Born David Gryn in Plonsk (in Russia that became Poland), October
16, 1886, his father was an ardent member of the Hovevei Zion. His
mother died when he was 11.
At age 14, he became one of the founders of the Ezra youth
movement. Ben-Gurion joined the Poalei Zion (Zionist workers)
movement at age 17 and was arrested twice during the revolution of
He settled in Eretz Yisrael in 1906, first working in orange
groves and wine cellars. As a watchman and farm worker, he became
convinced that true Zionism meant settling the land.
In Jerusalem in 1910, he began writing for Poalei Zion newspaper
Ahdut, along with Yitzhak Ben-Zvi and Rachel Yanait (Ben-Zvi). This
was the first time he used the name "Ben-Gurion."
During World War I, he originally favored Turkey and adoption of
Ottoman citizenship. Anti-Zionist persecution changed his mind. He
and Ben-Zvi were exiled to Egypt in March 1915.
Ben-Gurion went to New York where he was instrumental in
preparing young Jews to come to Palestine immediately after the war.
He married Paula Munweis in 1917. She was an integral part of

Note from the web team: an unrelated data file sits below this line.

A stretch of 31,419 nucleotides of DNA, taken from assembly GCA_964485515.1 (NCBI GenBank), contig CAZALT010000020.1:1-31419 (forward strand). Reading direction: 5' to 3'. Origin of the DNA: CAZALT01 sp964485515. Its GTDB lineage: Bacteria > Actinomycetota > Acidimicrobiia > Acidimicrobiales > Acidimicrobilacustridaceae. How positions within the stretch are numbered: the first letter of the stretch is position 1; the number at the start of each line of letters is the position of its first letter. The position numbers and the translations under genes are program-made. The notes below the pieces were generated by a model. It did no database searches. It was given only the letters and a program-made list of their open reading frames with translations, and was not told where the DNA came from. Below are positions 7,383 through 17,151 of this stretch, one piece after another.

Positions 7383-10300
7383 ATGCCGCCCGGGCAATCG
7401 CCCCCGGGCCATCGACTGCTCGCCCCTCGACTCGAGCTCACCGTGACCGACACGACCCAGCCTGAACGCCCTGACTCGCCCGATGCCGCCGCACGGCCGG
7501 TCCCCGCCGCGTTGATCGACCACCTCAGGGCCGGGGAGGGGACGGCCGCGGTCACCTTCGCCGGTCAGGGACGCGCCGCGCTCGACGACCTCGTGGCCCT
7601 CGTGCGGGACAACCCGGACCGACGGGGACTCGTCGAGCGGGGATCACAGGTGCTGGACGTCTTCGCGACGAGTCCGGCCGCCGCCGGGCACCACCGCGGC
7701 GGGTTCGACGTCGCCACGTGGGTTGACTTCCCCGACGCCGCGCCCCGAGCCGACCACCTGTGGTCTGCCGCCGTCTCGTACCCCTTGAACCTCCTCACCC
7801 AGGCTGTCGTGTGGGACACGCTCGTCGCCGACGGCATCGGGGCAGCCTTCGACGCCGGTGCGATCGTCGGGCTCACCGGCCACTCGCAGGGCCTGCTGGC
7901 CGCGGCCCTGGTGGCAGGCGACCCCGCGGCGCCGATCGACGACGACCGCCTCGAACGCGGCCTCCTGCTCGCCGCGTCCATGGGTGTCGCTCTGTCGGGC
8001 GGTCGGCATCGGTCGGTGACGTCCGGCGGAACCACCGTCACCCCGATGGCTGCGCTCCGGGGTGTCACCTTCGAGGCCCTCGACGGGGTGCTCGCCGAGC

everything he did until her death in 1968.
When Great Britain issued the Balfour Declaration in 1917,
Zionist hopes for a national home received an important boost.
Ben-Gurion helped organize the Jewish Legion for Britain. He
enlisted in Canada in 1918, but the war was over by the time he
After the war, he became general secretary of the Histadrut labor
federation in 1921; in 1930 he formed Mapai, the Zionist labor
party; and in 1935 he became chairman of the executive committee of
the Jewish Agency for Palestine.
When Britain limited Jewish immigration to Palestine in 1939, a
decade of Zionist warfare began. Ben-Gurion was unrelenting, and
finally in Tel Aviv, on May 14, 1948, he proclaimed independence for
the State of Israel.
He continued as prime minister for 15 years (except 1953-1955),
during which time the young country fought two wars (the War of
Independence and the Sinai Campaign) while tripling its
population from 1/2 million to 1 1/2 million. Even after he lost the
leadership of his party, he remained in the Knesset until he retired
from politics in 1970.
Ben-Gurion died on his kibbutz, Sde Boker in the Negev, during
the Yom Kippur War, on December 1, 1973.
His books in English include Israel: A Personal History (1970)
and The Jews in Their Land (1974).